Drag races are the ultimate comparison test between two vehicles. While we usually see races that oppose cars to cars or bikes to bikes, sometimes, we’re treated to a little crossover. It can be truly amazing to see how superbikes and supercars perform next to one another. It’s even cooler when a manufacturer has a wheel in both industries and you get to have a little brand on brand competition.
The team at Car Expert got their hands on a shiny BMW M8 Competition, a car considered to be BMW’s most powerful production car on the market. After walking us through all the car’s features and specs and putting its 0-to-60 abilities to the test, Car Expert decided to test its drag racing chops on the quarter-mile strip. What better opponent for BMW’s most powerful car than BMW’s most powerful motorcycle?
That bike is the BMW S1000RR, armed with a 999cc inline-four engine that unleashes 205 ponies for a mass of 450 pounds—a worthy adversary for the M8 beast.
The two BMWs’ three runs ended with varying, interesting, and above all surprising results. The S1000RR finishes the first race with promising results as it not only finishes ahead of the car but it also records its fastest time on the quarter-mile strip with 11.2 seconds. There’s a chance the bike would have performed even better had the front wheel stayed on the ground instead of up in the air like it did on the first few hundred feet.
On the second run, the host explains that the rider will use launch control to try and help with the wheel lift. Despite what looks like a sloppy start, the bike reaches the finish line in 11.5 seconds, still ahead of the car, but only by a few feet. It also reaches its fastest speed yet at 228 km/h (142 mph) versus 224 (139) at the end of the first run.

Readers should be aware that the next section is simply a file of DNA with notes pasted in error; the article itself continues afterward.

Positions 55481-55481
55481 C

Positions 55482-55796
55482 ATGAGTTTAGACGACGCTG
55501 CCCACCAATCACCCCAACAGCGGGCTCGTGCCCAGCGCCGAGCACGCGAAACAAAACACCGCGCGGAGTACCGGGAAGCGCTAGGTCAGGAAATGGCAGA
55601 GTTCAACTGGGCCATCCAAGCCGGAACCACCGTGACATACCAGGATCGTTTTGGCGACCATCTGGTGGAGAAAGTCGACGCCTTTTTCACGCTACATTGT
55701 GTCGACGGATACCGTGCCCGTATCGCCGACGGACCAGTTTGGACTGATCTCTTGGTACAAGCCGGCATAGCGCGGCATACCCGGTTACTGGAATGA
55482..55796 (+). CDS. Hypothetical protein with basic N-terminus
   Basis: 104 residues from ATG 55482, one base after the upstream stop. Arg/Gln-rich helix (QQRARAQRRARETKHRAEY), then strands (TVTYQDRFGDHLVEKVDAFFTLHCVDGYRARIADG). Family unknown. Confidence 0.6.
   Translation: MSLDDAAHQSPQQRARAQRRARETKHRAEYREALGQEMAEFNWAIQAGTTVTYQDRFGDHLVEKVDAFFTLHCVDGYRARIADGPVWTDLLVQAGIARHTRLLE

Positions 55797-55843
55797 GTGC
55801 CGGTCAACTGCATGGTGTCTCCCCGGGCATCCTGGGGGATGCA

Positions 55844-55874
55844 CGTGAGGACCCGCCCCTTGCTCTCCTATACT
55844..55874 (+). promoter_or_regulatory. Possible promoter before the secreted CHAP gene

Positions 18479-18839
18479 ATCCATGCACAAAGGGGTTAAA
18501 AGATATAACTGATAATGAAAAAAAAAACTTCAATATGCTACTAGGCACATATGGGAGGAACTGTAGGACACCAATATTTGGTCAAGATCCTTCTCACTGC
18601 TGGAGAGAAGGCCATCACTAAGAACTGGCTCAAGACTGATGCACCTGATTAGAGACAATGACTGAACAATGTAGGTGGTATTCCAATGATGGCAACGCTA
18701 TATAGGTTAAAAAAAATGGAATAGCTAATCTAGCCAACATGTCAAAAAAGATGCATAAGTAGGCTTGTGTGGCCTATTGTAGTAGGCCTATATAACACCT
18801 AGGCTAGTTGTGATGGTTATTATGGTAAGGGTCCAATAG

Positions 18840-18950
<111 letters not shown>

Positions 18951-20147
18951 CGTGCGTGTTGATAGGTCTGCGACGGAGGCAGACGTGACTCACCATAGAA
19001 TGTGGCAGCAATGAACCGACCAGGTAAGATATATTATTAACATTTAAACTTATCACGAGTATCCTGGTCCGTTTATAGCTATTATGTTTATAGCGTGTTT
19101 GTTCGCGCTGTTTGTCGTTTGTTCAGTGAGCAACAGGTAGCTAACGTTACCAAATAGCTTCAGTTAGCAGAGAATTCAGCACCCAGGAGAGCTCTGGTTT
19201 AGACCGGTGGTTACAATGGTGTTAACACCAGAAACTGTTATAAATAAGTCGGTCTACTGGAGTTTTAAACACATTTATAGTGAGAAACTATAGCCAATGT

For the third race, the S1000RR’s launch control settings are further adjusted (the system offers two settings but they don't specify which one is used). Despite the adjustments, the rider achieves its worst results with an 11.5-second time (yet again) and a top speed of 139 mph. Those aren’t shabby performance numbers—they’re simply not as good as the ones recorded during the first two runs.
In addition, you can see that the S1000RR’s front wheel hovers over the tarmac as the rider speeds his way down the track trying to catch up to the car.
Ultimately, this time around, the M8 manages to stay ahead of the S1000RR and take the win. No wonder the car is able to give a superbike a run for its money. The M8 (the BMW 8 Series' performance version) uses a 4.4L twin-turbo V8 engine and it produces a staggering 616 horsepower and 553 lb-ft of torque. The car might be heavier but it has plenty of juice to make up for its disadvantage. The S1000RR won two races out of three and is ultimately the winner but the M8 didn't go out without a serious fight and that's impressive for a sedan this size.
So, what has this taught us? That the BMW S1000RR is not a bike (duh) but that should you choose to tackle the challenge yourself, it looks like a wheelie is less time consuming than an invasive launch control.